Covid stimulus revives calls for Washington to ‘Buy American’
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When US President Joe Biden unveiled a plan to plough about $2tn into US infrastructure, in a bid to propel the world’s largest economy to a post-Covid recovery, he made a pledge to keep the money in US pockets.
“Not a contract will go out . . . that will not go to a company that is an American company with American products, all the way down the line, and American workers,” Biden said, unveiling a public investment programme on a scale not seen since the space race of the 1960s.
But Biden’s promise to keep US government contracts solely in the hands of US companies has sparked a new row over protectionism and America’s commitment to open markets under its trade agreements.
The Buy American Act, first introduced by Herbert Hoover in 1933, requires US government agencies to buy US-made goods from US companies and manufacturers. However, in 1994, the US signed up to a World Trade Organization pact that aims to open up government procurement to overseas competition.
The US reconciles the two by granting waivers to the Buy American Act for suppliers in any of the 20 countries that have signed the WTO’s Government Procurement Act (GPA), and for countries with which it has free trade deals. But the scale of public investment attached to the US Covid relief programmes has left Biden under political pressure to scrap those waivers — effectively pausing commitments to other nations to keep its government procurement markets open.
Earlier this month, Democratic senators including Tammy Baldwin, Sherrod Brown, Chris Murphy, Elizabeth Warren and Jeffrey Merkley wrote to the White House to demand that waivers from the Buy American Act be suspended for “all extraordinary Covid-19 relief and recovery-related spending (including recovery-related infrastructure spending)”.
“This approach would ensure that extraordinary Covid-19 relief and recovery funds are reinvested at home during the process of renegotiating the trade-pact terms that apply to ordinary procurement,” they wrote.
They cited a 2017 government report that found the US had opened up deals worth $837bn to other countries in 2010, while the next five largest parties to the GPA — the EU, Japan, South Korea, Norway and Canada — only offered tenders worth $381bn combined.
Biden, however, could not halt the country’s commitments to the GPA without violating the US’s international obligations, according to Jean Grier, a consultant and former government procurement official. “Under domestic law, he could do this; under international law, it would be a problem,” she says.
The dilemma has left the US searching for other ways to limit government spending with foreign companies. A Biden administration official told the FT the government wanted to make sure it invested “taxpayer dollars in American businesses”, although it respected its commitments to international trade.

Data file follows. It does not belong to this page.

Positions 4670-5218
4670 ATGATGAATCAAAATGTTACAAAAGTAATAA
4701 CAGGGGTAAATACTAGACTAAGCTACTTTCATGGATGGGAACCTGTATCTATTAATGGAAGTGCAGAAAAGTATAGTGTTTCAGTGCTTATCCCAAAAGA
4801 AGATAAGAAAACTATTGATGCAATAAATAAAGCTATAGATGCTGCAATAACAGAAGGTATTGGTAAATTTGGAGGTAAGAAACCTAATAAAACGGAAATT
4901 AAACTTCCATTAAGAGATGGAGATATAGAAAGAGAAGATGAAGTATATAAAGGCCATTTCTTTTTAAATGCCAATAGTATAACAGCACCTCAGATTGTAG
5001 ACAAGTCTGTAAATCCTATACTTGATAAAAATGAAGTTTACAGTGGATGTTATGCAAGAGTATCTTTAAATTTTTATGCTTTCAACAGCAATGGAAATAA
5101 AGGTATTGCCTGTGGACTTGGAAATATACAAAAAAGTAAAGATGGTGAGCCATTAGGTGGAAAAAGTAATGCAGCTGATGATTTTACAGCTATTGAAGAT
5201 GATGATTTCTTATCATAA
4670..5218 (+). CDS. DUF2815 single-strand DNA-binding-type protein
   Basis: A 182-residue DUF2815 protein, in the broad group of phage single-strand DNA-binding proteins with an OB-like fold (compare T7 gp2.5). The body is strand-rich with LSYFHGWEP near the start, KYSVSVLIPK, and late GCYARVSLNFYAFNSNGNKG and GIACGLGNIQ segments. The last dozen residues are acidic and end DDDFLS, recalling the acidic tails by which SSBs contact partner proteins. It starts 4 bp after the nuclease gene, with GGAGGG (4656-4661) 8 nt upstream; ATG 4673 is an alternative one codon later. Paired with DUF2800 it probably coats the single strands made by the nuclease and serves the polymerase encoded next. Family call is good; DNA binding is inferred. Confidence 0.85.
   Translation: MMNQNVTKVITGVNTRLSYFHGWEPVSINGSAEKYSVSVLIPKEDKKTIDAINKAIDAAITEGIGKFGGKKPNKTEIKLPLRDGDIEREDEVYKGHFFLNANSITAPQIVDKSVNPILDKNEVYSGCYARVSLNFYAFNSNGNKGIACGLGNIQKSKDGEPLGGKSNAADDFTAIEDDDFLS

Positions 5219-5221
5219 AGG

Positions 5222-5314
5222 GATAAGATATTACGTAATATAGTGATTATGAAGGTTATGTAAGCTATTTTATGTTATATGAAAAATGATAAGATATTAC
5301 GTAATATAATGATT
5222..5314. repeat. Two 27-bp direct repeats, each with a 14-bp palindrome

Under existing rules, which were toughened by Biden’s predecessor Donald Trump, iron and steel products bought under US public procurement contracts must be 95 per cent made in the US, while other items must be 55 per cent US-manufactured.
Although waivers to these rules can already be granted on any contract if it proves too expensive to source products in the US, one of Biden’s first executive orders made it harder for companies to be granted exemptions if they have manufacturing operations overseas.
The Biden administration has also said any waivers would be made public, so that a potential US supplier could challenge an exemption by offering its product instead. In addition, a new post in the White House will be established to oversee how those waivers are granted.
This renewed “Buy American” focus, and growing political pressure, has rattled multinationals with US operations, and left them unsure whether they will be eligible to bid for contracts linked to the country’s large stimulus packages.
The Global Business Alliance — a group that represents the US arms of foreign multinationals — argues that its members provide jobs to US workers and help boost the economy by manufacturing in the country. “Foreign companies in the US are literally embodying ‘Made in America’”, says Nancy McLernon, chief executive of the GBA.
The group estimates that about 8m workers in the US work for international companies, and says that foreign companies including BMW, the German carmaker, and L’Oréal, the French cosmetics brand, have some of their largest global plants in the US.
The US Chamber of Commerce, one of Washington’s most powerful business lobby groups, has also argued that any move to pause or withdraw from the GPA would risk retaliation from other GPA members and see US businesses locked out of overseas government procurement markets, which it says are collectively worth about $4tn.
“The idea of self-sufficiency here in the US, I get it,” says McLernon. “It’s certainly an attractive political stance. But it’s not the way we’re going to really have an effective pandemic response, or an economic comeback. For that, we need to build up those global connections with our allies, right around the world.”